This much more recent release (from 2014) seems to have got a wee bit of a much-needed repress recently, which is great because the original seemed to sell out pretty darn quickly all over the shop. I’ve never really bought into the whole Moodhutty/ Vancouver thing. I’ve tended to find a lot of the music either a little hazy and insipid, or a lot less fresh and new than some people claimed. Still, there’s no doubt of the scene’s popularity, and Pacific Rhythm’s little run of VA samplers was generally quite a good collection of tunes by an interesting bunch of artists.

LRNDCroy’s Time Zone, which sounds like Joey Betram’s Energy Flash shot full of tranks, and Hashman Deejay’s wonderfully scruffy and low-rent mix of Memory Man’s Memory Man are both great and ear opening additions to the canon, but it’s the other two tracks which do the real damage. Cloudface’s Panter Blue is acid house reduced down to the absolute minimum of drum track, a 303, and a weird springing noise. It needs nothing more to do its job as it wobbles around, always looking like it’s about to fall flat on its face. Cheeky and pretty damn funky.

The genuine highlight though is LNRDCroy’s opener, Sunrise Market, which is a tune so haunting and warm it should be considered worthy of that most overused sobriquet, ‘classic’. It really is. Not only a high point of LNRDCroy’s own work, but one of the real moments of the last few years of electronic music. An absolutely timeless piece of drifting, new-age funk which serves to prove that deepness needs soul in order to work its magic. Gorgeous.

Best Of The Represses: June 2017

Sorry for the lack of updates. I’ve been working, on holiday, and watching things go weird in my down time. I’ve also been taking stock of the big wide world of electronica and thinking about things. All sorts of things. Anyway. Here’s three choice picks for this, the allegedly the first month of summer:

DJ Bone – Riding The Thin Line (Another Day)

This has been up there in the top five of my personal repress wishlist for a very long time now and I’m delighted it’s finally available. Originally released on Metroplex, this is simply DJ Bone at his peak. A Peerless blast of brain twisting techno and electro, from the cosmic-tribalist stomp of Shut The Lites Off to The Funk with it’s tight, stark, and sparse collision of wiry beats, bass wonk, and robots-gone-feral vocals this is a record you really shouldn’t be without. The whole thing is close to techno perfection as you’re going to get without dying and going to techno heaven. Shipping at the end of the month, although you can get the DL right now if you buy from the Bandcamp page. I don’t know why you’re even still sitting here reading this.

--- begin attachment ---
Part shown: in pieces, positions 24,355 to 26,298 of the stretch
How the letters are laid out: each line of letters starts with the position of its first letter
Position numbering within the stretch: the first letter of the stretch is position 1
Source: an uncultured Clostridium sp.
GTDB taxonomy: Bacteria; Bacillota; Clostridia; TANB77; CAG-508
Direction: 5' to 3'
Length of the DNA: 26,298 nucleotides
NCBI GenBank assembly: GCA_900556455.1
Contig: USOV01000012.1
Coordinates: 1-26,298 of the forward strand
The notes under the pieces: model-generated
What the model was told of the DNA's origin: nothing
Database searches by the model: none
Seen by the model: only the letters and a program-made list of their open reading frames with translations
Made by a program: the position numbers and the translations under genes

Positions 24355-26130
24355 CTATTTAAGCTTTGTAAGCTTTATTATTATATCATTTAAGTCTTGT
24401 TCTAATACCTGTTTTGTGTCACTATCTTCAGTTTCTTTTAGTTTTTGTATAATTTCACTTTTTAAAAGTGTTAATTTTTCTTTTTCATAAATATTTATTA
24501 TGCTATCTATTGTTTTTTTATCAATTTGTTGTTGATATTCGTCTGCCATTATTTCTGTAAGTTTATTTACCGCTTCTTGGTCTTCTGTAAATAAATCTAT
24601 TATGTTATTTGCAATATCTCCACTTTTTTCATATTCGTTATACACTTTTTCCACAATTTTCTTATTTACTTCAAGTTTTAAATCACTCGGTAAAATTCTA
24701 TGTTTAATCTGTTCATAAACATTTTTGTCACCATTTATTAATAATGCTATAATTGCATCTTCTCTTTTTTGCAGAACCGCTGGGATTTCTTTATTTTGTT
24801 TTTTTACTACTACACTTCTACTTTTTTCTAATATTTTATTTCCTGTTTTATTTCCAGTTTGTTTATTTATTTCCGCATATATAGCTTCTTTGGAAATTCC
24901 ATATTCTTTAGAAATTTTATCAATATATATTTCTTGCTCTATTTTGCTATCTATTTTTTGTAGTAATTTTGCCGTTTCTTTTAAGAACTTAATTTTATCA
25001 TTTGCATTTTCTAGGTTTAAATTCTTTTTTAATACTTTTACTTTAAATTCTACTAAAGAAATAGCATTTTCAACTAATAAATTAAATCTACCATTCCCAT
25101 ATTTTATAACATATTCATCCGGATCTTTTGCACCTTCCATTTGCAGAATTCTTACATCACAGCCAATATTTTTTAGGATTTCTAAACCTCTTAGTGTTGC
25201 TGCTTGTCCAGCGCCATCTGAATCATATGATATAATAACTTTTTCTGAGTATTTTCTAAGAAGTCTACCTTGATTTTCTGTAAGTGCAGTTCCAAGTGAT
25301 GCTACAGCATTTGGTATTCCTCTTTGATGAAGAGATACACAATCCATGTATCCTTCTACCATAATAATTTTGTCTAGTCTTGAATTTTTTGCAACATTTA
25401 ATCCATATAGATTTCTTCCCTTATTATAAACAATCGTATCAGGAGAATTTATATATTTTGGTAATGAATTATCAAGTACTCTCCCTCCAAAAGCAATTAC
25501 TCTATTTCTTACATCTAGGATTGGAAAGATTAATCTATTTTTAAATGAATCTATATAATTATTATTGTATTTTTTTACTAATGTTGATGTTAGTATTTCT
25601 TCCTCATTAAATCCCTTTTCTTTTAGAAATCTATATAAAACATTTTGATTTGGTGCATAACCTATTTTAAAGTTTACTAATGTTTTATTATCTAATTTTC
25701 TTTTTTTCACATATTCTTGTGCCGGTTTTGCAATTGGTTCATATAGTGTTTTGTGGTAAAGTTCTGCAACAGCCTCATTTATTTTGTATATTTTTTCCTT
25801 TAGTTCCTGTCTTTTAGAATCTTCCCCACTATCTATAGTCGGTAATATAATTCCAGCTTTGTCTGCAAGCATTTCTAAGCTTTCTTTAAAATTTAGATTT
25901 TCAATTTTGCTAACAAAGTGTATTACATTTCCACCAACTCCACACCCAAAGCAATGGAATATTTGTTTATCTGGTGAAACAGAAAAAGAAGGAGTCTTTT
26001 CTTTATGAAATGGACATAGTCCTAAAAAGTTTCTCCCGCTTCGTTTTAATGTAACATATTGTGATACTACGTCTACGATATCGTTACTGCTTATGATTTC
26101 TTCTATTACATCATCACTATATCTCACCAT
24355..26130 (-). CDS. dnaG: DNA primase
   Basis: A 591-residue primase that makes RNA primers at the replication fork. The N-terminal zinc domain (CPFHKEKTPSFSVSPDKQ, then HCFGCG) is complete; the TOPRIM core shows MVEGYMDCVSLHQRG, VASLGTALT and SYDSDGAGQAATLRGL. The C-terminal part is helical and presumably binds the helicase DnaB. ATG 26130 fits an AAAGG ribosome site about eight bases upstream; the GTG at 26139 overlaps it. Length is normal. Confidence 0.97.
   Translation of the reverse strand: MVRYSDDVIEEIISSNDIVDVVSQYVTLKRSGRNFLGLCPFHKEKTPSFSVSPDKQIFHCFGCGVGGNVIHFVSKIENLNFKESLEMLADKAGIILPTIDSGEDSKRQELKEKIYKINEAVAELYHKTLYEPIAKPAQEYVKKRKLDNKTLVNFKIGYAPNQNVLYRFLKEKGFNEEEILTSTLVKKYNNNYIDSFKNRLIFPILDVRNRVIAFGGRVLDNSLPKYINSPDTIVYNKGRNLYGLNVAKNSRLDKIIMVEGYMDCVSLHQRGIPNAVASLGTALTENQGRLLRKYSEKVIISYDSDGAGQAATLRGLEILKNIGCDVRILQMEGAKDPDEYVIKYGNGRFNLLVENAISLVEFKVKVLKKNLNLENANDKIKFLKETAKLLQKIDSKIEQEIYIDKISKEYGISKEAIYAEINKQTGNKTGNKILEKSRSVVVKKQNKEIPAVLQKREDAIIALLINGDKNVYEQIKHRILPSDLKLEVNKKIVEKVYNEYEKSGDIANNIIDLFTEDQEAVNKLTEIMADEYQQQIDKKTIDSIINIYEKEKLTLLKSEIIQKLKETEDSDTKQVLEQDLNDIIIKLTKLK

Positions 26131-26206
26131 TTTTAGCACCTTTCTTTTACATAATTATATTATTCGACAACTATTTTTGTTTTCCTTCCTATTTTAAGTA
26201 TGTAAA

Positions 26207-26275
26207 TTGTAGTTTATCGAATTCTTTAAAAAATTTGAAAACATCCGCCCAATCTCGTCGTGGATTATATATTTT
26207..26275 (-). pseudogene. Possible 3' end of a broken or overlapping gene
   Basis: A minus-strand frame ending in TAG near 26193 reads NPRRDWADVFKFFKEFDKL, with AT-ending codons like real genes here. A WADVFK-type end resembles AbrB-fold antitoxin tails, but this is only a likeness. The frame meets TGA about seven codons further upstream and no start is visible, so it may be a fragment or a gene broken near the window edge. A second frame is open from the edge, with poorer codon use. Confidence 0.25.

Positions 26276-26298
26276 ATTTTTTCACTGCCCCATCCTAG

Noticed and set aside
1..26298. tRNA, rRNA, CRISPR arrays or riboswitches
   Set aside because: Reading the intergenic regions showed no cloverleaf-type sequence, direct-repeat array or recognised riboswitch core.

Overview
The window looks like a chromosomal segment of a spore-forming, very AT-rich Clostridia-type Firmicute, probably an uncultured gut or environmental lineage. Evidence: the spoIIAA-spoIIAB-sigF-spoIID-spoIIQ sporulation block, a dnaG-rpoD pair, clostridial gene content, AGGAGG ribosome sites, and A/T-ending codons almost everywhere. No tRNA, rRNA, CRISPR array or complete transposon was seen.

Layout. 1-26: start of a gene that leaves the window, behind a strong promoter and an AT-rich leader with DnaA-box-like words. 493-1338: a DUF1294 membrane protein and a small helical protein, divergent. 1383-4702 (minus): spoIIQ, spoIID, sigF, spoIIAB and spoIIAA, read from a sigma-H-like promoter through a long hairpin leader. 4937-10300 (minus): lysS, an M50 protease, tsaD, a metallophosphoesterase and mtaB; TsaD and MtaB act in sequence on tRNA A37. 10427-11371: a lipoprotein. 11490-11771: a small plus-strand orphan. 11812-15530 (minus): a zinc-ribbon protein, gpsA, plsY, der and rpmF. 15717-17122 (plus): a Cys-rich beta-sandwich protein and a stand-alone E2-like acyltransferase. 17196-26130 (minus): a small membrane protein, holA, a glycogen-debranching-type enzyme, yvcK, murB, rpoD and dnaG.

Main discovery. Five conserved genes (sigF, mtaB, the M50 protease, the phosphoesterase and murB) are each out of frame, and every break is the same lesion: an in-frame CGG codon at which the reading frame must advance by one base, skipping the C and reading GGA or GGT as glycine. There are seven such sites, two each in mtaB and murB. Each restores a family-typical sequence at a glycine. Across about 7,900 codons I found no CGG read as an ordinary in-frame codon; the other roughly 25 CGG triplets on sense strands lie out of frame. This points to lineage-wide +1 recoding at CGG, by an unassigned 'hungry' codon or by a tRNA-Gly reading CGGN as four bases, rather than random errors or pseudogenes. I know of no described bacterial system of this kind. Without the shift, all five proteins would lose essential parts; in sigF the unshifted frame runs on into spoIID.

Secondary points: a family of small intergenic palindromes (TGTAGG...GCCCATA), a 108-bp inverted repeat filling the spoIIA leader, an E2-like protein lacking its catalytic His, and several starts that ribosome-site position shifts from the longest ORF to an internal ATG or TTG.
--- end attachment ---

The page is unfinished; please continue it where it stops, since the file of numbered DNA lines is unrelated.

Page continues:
The one thing that confuses me is why this isn’t part of Metroplex’s own current repress schedule. While I’m obviously happy to have it again in any forms, the nerd in me would love it to have the original art. Anyone know why? Answers on a postcard to the usual address. I bet the magic word here is ‘licence’. I’m beginning to hate that word.

D’Arcangelo – D’Arcangelo EP (Suction Canada)

Another record which has made the jump from its original home is this 1996 EP by Italian outfit D’Arcangelo. First out on the much missed Rephlex, it’s not hard to see why it found a place in the Aphex Twin’s own stable. Pushing between bone snapping, hard as nails, experimentalist industria, and something akin to Kraftwerk having a happy picnic in the country, there’s no doubt it’s a brain masher; the way it jumps from the mind shredding heaviness of the A-side to the complex, smiling, and frequently beautiful, melody led material on the B might leave you wondering what the hell is going on, but it’s also indicative of a pair of producers rich with ideas and who weren’t scared to keep themselves out in front of the genre trap.

While the searing Somewhere In Time still does the damage after 21 years, the real keeper here, for my money, is the gorgeous, snare-flaring, Diagram VII (80’s Mix). That such a trippy, wistful and grinning piece of sunshine can wander into existence after the record’s distortion drenched openers is a minor source of amazement. That it sounds like the theme to a long-lost 80’s travel show, or a schools program about European countries, just makes it even better.

Glenn Underground – Atmosfear (Peacefrog Record)

Peacefrog’s much discussed repress schedule is finally getting some steam up. We recently had a bunch of Theo Parrish and a Moodyman re-releases, but the label’s back catalogue contains so many bona-fide classics we can’t help but lick our lips in excitement over what might be coming back out further down the line. Most people will be ferverently praying for a nice fat vinyl reissue of DBX’s Losing Control but there are so many more possibilities you could go mad from thinking about it.

Glenn Underground’s Atmosfear should hold most of us over for the time being. Heck, it should do more than that because this really is a pretty special album. This isn’t ‘deep house’ – it’s just house done the way it used to be done: soulful, fluid, iridescent, and chilled. While listening back to it for the first time in a long, long time, you might notice it runs to chunkyness here and there in a way you don’t remember, but it still brings enough charm and panache to win over all but the most diehard of macho, black jeans wearing, technopods.